Artists sue Marvel, Disney over 'Iron Man' armor design

Artists Ben Lai and Ray Lai have sued Marvel and Disney, claiming the Iron Man films ripped off the body-armor designs from their comic Radix.

The two brothers, who own Horizon Comics Productions, first rang this bell in April 2013, issuing a press release to announce a cease-and-desist letter just ahead of the premiere of Iron Man 3. However, as THR, Esq., first reported, on Thursday they finally filed a lawsuit in Massachusetts federal court against Marvel Entertainment, Marvel Studios, The Walt Disney Co. and a string of other defendants.

The Lai brothers, whose credits include Marvel's Thor and CrossGen's Sigil, argue that Marvel infringed on the copyright for their 2001 comic series Radix, featuring characters who "wear highly detailed, mechanized suits of body armor." They insist that, from Iron Man's introduction in 1963, the character typically has been depicted "wearing simple spandex-like attire and minimal armor." But the Lais say that changed after they showed their work on Radix to the publisher.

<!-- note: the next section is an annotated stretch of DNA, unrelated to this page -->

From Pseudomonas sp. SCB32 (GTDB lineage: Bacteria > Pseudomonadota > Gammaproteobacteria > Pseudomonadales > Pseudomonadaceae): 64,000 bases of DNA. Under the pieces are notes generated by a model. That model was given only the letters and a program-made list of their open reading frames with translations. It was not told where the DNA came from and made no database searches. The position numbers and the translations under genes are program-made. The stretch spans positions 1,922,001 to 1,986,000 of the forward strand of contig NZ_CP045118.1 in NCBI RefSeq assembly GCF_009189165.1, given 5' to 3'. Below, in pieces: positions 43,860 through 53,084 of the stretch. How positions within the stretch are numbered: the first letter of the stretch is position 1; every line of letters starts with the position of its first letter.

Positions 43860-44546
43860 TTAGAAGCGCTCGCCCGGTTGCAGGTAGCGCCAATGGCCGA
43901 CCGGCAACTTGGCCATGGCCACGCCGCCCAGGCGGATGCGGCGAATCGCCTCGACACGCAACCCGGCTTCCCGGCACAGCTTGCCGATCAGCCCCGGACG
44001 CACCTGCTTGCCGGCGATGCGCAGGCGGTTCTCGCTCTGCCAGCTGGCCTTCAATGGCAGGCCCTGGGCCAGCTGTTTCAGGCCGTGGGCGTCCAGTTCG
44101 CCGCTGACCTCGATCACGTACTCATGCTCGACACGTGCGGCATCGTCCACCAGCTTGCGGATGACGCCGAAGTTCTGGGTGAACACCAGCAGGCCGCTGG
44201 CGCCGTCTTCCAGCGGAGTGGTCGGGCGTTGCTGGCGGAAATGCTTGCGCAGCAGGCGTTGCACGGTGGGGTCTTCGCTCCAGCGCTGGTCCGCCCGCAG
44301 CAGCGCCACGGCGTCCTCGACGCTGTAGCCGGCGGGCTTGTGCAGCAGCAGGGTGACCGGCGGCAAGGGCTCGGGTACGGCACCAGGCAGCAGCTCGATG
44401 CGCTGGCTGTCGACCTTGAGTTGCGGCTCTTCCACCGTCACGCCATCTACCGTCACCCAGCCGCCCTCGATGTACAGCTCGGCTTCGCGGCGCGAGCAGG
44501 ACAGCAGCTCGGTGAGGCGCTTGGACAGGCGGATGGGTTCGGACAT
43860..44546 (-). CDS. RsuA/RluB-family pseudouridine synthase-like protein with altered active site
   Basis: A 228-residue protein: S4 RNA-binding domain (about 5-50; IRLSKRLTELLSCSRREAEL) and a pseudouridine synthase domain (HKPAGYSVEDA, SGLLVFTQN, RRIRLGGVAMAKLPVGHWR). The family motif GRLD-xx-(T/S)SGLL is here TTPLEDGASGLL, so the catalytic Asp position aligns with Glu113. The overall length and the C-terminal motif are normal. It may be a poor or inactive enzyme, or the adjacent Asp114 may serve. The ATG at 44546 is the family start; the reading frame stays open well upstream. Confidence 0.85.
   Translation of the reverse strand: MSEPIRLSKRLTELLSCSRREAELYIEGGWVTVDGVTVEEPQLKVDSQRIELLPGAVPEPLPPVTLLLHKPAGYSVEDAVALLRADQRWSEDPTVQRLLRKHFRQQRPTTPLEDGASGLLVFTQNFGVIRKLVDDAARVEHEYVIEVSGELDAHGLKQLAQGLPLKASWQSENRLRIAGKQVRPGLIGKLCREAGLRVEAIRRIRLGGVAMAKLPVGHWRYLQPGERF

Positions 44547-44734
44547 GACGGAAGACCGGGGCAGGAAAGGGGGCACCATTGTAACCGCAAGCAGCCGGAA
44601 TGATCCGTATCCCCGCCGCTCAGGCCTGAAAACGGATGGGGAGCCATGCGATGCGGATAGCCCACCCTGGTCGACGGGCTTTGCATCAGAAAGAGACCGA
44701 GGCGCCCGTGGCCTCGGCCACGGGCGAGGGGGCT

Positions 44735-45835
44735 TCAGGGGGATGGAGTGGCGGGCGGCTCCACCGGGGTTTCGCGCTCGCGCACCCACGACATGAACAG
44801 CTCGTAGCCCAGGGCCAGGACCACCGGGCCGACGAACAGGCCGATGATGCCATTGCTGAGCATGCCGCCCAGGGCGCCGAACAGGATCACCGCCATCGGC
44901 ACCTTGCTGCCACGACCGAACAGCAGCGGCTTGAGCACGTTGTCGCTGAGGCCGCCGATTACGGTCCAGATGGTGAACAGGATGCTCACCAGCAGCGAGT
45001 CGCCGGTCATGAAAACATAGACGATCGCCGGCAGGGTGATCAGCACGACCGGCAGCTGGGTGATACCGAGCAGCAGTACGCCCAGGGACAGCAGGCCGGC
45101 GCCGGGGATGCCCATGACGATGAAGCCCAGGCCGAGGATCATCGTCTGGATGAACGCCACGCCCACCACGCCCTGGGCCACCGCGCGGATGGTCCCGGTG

They point specifically to a poster for Iron Man 3 (above, alongside an earlier Radix illustration), which they say sparked their 2013 cease-and-desist letter.

The complaint includes a selection of Iron Man comic covers, showing the superhero's traditional armor, as well the movie-poster depiction of star Robert Downey Jr.

THR's Eriq Gardner notes that even before a judge takes up the matter of whether Iron Man's armor is "substantially similar" to the one in Radix, or whether such a suit of armor is a generic idea, the Lai brothers may face a substantial hurdle: whether they were timely in filing their lawsuit.

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